• Regional Museum in Tarnów (Muzeum Okręgowe). Five buildings in the city.
  • 15 Strzelecki Park with Mausoleum of General Józef Bem. In the middle of the park stands the Mausoleum of General Józef Bem, who fought for Polish and Hungarian independence in the 19th century. He was born in Tarnów in 1794 but died in Aleppo in 1850. Bem was initially buried there until his remains were moved to Tarnów in 1929, 11 years after Poland gained independence. The mausoleum is a sarcophagus, resting on 6 columns with Corinthian capitals. There are inscriptions in Polish, Hungarian and Arabic on the walls of the sarcophagus.  
  • 16 BWA Gallery in the former Strzelecki Palace, Słowackiego 1. This small neo-gothic palace at the edge of the Strzelecki Park now houses exhibition spaces open to the public.  
  • 17 Szekelys Gate (Brama Seklerska). A gift from the Hungarian Irott Szó Foundation and the city of Sepsiszentgyőrgy for the city of Tarnów. Unveiled on May 26, 2001, the day of its handover is associated with the 170th anniversary of the Battle of Ostrołęka - one of the battles of the November Uprising in which Józef Bem fought. It is the second gate of this type in Poland (the first one stands in Stary Sącz). Free of charge.

In the outskirtsEdit

  • 18 Tarnowski Castle. Picturesque ruin on St Martin's Hill, this 12th-century fortification towered over the city until it fell into utter disrepair and was eventually dismantled and used in the construction of Bernardine church and monastery. Parts of the stonework are said to have been fitted to various buildings surrounding the town square. What remained of the castle was largely covered during construction of a mound which was never completed. Free.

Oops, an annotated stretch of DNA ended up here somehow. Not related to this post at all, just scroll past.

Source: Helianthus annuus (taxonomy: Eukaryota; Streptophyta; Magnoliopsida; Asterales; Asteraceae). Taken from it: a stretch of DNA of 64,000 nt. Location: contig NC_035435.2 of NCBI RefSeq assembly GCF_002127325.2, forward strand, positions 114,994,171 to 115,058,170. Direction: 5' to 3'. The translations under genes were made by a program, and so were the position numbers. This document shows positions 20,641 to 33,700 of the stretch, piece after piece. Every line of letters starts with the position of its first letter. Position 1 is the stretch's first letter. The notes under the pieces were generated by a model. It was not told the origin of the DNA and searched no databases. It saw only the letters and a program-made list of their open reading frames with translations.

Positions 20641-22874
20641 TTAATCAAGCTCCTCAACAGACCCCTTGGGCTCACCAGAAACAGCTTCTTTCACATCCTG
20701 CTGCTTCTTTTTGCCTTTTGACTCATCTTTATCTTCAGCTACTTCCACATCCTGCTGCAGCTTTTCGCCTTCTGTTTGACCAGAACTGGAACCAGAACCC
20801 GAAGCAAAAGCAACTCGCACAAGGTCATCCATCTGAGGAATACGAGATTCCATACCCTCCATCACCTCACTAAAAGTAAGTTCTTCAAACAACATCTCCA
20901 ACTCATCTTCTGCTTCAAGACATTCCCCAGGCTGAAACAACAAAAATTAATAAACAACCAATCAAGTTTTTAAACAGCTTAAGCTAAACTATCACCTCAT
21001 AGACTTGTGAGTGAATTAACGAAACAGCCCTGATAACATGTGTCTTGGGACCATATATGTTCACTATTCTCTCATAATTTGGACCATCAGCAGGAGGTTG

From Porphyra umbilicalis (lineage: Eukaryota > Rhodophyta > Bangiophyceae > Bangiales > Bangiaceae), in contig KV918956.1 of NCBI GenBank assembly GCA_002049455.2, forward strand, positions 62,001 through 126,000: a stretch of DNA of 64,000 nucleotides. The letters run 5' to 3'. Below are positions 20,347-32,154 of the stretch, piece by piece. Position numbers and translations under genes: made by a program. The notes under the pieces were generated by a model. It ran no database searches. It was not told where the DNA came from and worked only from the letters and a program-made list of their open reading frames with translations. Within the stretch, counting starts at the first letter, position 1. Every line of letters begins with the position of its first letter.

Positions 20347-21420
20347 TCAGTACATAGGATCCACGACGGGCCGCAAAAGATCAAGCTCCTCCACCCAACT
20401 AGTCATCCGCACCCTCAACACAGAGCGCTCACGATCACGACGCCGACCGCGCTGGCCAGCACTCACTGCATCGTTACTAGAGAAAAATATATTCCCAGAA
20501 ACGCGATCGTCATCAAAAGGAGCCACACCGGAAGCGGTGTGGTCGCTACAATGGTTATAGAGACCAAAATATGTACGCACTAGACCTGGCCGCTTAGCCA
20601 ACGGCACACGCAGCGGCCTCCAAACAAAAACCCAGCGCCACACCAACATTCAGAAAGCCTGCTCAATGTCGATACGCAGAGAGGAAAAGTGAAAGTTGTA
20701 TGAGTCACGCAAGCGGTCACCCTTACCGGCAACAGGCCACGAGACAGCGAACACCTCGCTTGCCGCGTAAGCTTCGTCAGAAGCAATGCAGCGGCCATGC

• 19 Sanguszko Palace, ul. Sanguszków 28. One of several palaces that were owned by the Sanguszko family. The palace is now used as a school.  
  • 20 Nalepówka Villa, ul. Gumniska 30. A neogothic villa in Gumniska, in the south-eastern part of Tarnów. Nearby the Sanguszko Palace. The building is not used since 2019 and is slowly falling apart. There are plans for a renovation, but no strict plans have been made yet.  

DoEdit

There are several parks and two cinemas.

BuyEdit

  • Town Hall, there are many souvenirs, pictures, postcards, and books about Tarnów available at the front desk. One of the noteworthy items is an album containing old photos of Tarnów, it includes rare photos of Gorlice-Tarnów offensive during the First World War, and the aftermath of the Tarnów rail station bomb attack (see above).

EatEdit

Most restaurants are on ul. Krakowska and in the Old Town.

DrinkEdit

A lot of cafes and pubs it the Old Town.

SleepEdit

A detailed, constantly updated description of accommodation facilities in Tarnów and the Tarnów region is available on the website of the Tarnów Information Center.

Go nextEdit

Head east to Rzeszów and Przemyśl or west to Bochnia and Kraków. Possibly south to Nowy Sącz.